FRAZZLED treechangers are disappointed by the stress of rural life and not being made welcome by the locals.
A majority of those who moved from Sydney to the bush faced more negatives than positives in their move, a new study has found.
And about 90 per cent of them are so disenchanted they plan to move on - to another town, the coast or back to the city - within five years.
Many said they felt "deeply disappointed" at the cool greeting they received, said study leader Angela Ragusa, a sociologist at Bathurst's Charles Sturt University.
"About 50pc felt they didn't fit into the community, that there was a sense they had to have several generations born and buried in the area to be a local.
"They didn't know how to connect with locals and some didn't try, they didn't know where to start - so they moved out or stayed in their new house and then felt isolated.
"Many would like to move back to the city, but can no longer afford it and become quite disgruntled about that."
Dr Ragusa said city residents had to cope with poor health care, poor road quality, fewer work opportunities, expensive food, lack of entertainment, obesity, lack of ethnic diversity, difficulty making friends, conservatism and narrow-mindedness.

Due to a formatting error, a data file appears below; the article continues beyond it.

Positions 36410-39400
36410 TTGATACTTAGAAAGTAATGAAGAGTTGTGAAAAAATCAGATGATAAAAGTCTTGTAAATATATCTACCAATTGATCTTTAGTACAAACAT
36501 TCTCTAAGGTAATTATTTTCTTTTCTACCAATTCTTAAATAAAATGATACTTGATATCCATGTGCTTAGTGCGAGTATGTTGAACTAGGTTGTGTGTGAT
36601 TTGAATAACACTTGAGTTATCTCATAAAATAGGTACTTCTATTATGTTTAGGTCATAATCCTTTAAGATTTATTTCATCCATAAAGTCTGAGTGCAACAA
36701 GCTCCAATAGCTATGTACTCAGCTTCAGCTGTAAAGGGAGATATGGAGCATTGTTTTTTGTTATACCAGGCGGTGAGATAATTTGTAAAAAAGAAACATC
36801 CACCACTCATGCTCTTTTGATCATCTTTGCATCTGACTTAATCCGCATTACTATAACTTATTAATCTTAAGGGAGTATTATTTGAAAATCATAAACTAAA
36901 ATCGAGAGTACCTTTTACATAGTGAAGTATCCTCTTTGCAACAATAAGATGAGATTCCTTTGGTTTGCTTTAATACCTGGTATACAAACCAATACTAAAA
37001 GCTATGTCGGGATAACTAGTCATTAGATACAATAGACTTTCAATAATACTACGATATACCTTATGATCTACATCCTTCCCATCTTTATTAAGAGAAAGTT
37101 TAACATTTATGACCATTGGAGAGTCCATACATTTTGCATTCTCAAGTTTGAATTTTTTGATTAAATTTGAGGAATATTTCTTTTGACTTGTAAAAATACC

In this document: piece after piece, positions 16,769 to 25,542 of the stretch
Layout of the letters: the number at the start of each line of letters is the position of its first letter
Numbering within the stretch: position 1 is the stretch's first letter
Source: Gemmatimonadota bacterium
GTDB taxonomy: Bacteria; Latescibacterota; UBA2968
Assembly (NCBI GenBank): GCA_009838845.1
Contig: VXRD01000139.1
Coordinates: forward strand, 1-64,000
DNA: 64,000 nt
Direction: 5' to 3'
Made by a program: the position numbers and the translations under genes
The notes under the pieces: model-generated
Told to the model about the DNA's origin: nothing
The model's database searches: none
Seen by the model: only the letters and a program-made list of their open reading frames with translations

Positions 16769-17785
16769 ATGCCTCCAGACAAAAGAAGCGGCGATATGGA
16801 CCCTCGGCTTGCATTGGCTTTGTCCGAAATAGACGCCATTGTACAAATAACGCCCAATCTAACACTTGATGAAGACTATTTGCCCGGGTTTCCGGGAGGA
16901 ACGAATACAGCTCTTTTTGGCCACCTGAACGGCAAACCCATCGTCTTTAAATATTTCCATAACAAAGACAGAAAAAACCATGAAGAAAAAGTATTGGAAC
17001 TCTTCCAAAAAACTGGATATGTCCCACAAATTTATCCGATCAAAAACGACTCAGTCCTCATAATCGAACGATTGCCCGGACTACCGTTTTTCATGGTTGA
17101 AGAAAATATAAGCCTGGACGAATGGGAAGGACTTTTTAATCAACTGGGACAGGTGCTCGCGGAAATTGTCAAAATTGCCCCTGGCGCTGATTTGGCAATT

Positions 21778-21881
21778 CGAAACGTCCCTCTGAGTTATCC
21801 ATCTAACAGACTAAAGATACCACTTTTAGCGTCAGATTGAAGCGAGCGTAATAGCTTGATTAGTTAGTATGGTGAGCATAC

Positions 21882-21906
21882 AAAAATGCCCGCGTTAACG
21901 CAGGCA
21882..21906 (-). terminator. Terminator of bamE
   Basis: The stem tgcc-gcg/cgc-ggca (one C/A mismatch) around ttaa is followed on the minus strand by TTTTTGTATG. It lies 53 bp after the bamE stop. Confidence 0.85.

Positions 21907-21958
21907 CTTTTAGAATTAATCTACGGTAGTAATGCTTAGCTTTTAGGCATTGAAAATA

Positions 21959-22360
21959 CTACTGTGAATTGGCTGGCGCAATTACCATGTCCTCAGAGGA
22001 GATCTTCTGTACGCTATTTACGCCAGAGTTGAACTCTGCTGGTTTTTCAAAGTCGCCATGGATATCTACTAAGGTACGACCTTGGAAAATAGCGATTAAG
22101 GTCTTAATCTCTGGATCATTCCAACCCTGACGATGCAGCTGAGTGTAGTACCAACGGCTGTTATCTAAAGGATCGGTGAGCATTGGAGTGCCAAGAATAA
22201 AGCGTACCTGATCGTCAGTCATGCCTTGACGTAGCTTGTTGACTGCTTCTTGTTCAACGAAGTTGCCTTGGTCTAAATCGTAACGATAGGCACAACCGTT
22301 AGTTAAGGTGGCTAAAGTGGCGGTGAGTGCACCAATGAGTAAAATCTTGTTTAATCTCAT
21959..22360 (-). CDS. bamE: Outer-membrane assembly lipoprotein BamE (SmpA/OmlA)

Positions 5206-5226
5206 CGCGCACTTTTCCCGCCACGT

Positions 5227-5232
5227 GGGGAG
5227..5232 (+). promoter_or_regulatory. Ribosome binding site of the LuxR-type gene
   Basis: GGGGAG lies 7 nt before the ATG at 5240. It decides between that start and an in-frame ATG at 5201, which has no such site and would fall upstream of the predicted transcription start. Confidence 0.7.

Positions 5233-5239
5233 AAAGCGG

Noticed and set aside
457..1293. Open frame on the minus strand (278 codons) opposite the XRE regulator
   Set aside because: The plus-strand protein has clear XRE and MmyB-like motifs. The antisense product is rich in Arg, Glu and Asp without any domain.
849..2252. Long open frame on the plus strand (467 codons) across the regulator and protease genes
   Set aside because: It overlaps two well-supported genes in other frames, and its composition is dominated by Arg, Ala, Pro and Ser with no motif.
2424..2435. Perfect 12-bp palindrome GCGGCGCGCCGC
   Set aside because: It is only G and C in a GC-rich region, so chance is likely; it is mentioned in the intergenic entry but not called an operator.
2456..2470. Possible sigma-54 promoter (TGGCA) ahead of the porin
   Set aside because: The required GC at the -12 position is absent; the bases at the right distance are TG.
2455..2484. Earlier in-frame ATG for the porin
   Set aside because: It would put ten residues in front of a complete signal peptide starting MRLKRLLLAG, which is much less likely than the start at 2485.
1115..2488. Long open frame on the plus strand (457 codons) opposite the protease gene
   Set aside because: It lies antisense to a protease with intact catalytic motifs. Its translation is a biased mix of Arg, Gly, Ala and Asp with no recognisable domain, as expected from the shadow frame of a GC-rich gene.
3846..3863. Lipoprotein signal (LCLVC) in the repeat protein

She interviewed 50 treechangers in NSW and north-eastern Victoria and found many had a romantic and optimistic view that life in the country offered a better lifestyle than metropolitan Australia.
"These people didn't do enough research before they moved," she said.
Only 2pc researched their new locale before moving from the city. Many subsequently discovered living costs were higher than expected, complaining of a lack of cheap rental housing, overpriced properties and expensive food and petrol.
Monash University Centre for Population and Urban Research director Bob Birrell said the economic downturn will force people to keep fleeing Sydney in search of a better lifestyle.
He said Sydney has had a net exodus of more than 20,000 people a year. Yet, Dr Birrell said, while the treechange phenomenon is a "nice aspiration", it is impractical for people who need to find employment.
Retired treechangers were more able to find contentment with country life than people who were still trying to work, Dr Ragusa said.
"People who still wanted career progression were particularly disappointed by their treechange. Those that didn't want to climb the career ladder were more likely to be happy," she said.
In Dungog, 2½ hours north of Sydney, McElwaine Property principal Natasha McElwaine said 90pc of buyers were from the city and wanted to find a weekend retreat or permanent home surrounded by space and a rural lifestyle.
"Once upon a time, our buyers wanted 1000 acres, but then they realised how much work it was to run such a large property, so now 55- to 100-acre parcels are more popular," she said.
SQM Research analyst Louis Christopher said it was vital that people researched the town and check whether population statistics were growing or declining.
"A successful move to the country means moving to a town with a diverse economic base - either in commodities like gold or soft commodities like cattle - and a growing or stable population base."